An article by Professor Lederman (2010) entitled “The Myth of Core Stability” raised serious questions regarding the efficacy of prescribing core stability exercises for patients with back pain. This was a controversial paper at the time and has been hotly debated over the last 2-3 years, with Pilates advocates jumping to the defense of core training. If your interested in core stability I highly recommend you read Lederman’s paper
I have summarized below the major conclusions from the article:
1. The division of the trunk into core and global muscle systems is a reductionist fantasy – these muscle groups work together to stabilize the spine and it is next to impossible (and pointless as it wouldn’t be functional!) to isolate these individual muscles.
2. Weak or dysfunctional abdominal muscles will not lead to back pain.
3. Tensing the trunk muscles is unlikely to provide any protection against back pain or reduce the recurrence of back pain.
4. Core stability exercises are no more effective than, and will not prevent injury more than, any other forms of exercise.
5. There may be potential danger of damaging the spine with continuous tensing of the trunk muscles during daily and sports activities.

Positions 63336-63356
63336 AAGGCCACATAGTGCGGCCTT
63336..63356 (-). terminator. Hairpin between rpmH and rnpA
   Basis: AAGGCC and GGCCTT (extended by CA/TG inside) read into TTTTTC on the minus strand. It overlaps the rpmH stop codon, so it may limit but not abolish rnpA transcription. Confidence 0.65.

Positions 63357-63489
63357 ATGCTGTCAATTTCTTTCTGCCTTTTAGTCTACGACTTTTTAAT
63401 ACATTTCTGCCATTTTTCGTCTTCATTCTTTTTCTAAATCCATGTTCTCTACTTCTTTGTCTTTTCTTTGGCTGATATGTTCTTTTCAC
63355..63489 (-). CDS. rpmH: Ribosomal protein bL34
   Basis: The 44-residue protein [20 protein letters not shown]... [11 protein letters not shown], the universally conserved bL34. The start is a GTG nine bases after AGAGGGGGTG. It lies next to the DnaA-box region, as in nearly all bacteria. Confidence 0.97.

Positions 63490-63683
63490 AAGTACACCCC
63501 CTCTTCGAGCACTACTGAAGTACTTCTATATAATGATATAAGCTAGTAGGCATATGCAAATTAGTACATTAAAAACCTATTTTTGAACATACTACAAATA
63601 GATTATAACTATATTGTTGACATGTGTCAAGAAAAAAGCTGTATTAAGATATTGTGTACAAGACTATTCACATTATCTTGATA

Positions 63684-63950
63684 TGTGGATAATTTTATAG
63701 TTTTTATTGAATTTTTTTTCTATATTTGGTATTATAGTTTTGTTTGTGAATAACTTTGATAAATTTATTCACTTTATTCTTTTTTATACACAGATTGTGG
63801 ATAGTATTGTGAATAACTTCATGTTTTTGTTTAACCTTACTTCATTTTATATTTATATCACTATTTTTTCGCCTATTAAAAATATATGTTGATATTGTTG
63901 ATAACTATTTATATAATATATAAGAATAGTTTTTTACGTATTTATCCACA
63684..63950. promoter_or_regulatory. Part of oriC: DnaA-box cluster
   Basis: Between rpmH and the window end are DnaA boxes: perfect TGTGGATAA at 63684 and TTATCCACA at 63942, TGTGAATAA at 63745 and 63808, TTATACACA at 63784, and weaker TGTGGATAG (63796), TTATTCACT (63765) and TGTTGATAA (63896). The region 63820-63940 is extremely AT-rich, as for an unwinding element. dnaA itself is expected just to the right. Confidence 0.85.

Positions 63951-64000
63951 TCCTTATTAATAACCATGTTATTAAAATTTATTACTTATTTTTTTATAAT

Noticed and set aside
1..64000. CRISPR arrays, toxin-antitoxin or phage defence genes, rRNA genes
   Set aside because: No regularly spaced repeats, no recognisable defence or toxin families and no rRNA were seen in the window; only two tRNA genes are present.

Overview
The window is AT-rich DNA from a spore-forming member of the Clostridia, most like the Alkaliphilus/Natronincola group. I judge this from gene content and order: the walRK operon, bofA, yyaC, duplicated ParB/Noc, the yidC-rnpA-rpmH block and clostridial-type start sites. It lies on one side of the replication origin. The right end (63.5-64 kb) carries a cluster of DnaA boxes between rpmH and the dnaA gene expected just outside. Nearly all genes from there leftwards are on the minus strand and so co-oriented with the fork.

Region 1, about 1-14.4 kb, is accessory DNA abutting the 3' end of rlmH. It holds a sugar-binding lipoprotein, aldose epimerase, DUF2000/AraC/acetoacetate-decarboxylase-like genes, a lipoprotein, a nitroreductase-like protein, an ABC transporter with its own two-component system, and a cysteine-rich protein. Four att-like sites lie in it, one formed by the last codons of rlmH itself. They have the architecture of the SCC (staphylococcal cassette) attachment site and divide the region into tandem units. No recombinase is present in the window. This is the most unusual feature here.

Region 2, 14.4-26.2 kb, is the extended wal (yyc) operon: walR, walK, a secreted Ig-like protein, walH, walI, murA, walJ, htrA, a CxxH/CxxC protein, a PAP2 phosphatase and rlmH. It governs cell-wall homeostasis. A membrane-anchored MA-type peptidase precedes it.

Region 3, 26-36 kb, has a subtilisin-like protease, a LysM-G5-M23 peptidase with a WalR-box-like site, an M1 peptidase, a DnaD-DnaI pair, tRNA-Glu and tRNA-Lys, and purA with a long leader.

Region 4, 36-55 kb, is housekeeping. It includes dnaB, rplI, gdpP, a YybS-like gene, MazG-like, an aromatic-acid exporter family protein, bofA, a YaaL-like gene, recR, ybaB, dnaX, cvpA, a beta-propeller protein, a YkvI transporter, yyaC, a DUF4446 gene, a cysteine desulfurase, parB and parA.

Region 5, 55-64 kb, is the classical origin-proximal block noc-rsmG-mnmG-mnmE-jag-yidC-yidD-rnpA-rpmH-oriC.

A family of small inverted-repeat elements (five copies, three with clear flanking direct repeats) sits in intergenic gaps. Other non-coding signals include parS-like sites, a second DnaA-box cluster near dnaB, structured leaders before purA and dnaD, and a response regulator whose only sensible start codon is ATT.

It would appear that core stability training is no more effective in treating or preventing back pain than any other form of exercise and, if performed incorrectly, may be injurious to the spine. Indeed, the improvements in back pain seen with core stability programs is more than likely due to the positive effect of exercise rather than any improvement in spinal stability. With this in mind, why perform complex core exercises, that can often be dull and monotonous, when general exercise is just as effective at treating and preventing back pain. My advice, whether injured or not, is to find a sport or exercise that you enjoy and perform this on a regular basis. This is likely to be a lot more fun, more effective, and easier to sustain over a longer period of time!
So what about training your core to improve sports performance?
When training to improve any activity, we must practice that specific activity. For instance, if we want to learn to play the guitar we must practice playing the guitar, or if we want to improve at football we must practice with a ball – this is the specificity principle of training. So will performing core exercises, lying on your back, improve your performance? Well, it’s likely to improve your performance of those specific exercises, but unlikely to have any knock on effect to your overall sporting performance.
The muscle activation for trunk control is different for each specific activity we perform i.e. the trunk control required for throwing a ball is different to the trunk control required for swimming and there is no one specific exercise (or series of exercises) that will meet all the needs of every sporting activity. So is it possible to train trunk control specifically for an individual sport? Yes, but you need to forget about the notion of trying to isolate your core muscles through specific core stability exercises and instead focus on sports specific training. As you play and train in your sport, your trunk muscles will adapt and strengthen in line with the specific requirements of that sport.